The difference between good friends and friends who don’t deserve you
Speaking of Lacey: She’s a good friend, and Margo is not. This doesn’t make Margo a bad person, just a bad friend to have. In life, it can be hard to cut people out of your life who are toxic or undeserving of your kindness. No matter how much you love someone, they still might be bad for you. I loved the moment when Ben told Lacey that he thought Margo didn’t deserve her as a friend. It’s nice to see a film reflect that it’s okay to let go of those people and how important it is to find friends you can truly rely on to look out for you.

Happiness is happening right now, not in your 5-year-plan
At the beginning of the film, Margo teases Q about his five year plan and how he’s convinced that once he ticks off all those precious boxes, he’ll finally be happy. We all forget to live in the moment sometimes and we all think that once we have more money, love, space, [insert your own desire here], we’ll finally be happy. It’s always good to have a reminder that you can find happiness in everyday life and that each day can be an adventure. To quote Margo, “That is the way you should feel your whole life.”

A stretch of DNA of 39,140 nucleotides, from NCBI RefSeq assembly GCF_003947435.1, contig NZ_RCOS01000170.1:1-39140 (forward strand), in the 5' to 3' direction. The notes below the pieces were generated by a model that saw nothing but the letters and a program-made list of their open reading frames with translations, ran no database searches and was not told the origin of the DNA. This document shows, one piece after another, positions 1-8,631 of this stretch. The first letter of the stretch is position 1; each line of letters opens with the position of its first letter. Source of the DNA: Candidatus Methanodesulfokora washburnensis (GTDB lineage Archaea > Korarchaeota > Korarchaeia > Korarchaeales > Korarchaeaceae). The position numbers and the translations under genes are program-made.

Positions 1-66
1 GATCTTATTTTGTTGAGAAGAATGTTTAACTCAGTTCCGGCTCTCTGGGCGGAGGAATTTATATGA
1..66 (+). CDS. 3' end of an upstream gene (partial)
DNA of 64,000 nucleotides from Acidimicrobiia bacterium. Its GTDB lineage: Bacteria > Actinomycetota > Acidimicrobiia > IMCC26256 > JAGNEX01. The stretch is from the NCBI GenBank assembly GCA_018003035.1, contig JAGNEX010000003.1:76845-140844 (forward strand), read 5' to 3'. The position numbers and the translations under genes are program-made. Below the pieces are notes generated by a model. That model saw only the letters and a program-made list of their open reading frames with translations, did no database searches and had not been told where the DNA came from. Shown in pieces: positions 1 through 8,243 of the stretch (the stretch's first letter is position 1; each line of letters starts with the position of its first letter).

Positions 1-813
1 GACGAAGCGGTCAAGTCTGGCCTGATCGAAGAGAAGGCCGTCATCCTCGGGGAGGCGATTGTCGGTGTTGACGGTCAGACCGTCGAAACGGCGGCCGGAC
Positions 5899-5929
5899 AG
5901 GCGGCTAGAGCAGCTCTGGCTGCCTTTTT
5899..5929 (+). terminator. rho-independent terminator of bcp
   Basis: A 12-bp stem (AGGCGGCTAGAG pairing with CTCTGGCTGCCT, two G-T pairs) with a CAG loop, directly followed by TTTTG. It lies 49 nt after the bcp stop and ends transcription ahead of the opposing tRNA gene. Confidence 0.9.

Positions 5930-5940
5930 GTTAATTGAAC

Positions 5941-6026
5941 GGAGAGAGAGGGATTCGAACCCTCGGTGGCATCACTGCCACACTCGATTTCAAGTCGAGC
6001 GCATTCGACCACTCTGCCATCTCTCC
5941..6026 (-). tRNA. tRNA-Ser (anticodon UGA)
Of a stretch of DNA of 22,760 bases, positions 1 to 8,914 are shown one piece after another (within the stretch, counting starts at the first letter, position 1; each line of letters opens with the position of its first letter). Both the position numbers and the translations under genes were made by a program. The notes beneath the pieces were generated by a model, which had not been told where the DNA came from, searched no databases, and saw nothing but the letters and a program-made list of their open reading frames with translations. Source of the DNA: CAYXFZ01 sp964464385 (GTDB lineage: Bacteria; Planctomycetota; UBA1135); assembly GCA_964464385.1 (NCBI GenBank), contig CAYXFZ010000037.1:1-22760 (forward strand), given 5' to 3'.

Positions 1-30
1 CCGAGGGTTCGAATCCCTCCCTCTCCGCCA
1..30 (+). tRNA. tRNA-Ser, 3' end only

Kelly Gallucci
Far too busy rereading the Harry Potter series, Kelly finds that her greatest literary sin is that she neglected to read classics like The Shining and The Perks of Being a Wallflower. In between overseeing the editorial content for Bookish, holding interviews with authors like Isaac Marion and Lauren Beukes, and creating book recommendations for Kanye West—Kelly’s trying to catch up on the books she missed out on. She just finished The Great Gatsby and might be in love with Fitzg. Kelly received her B.A. in English Writing from Marist College and her M.A. in Screenwriting from National University of Ireland, Galway.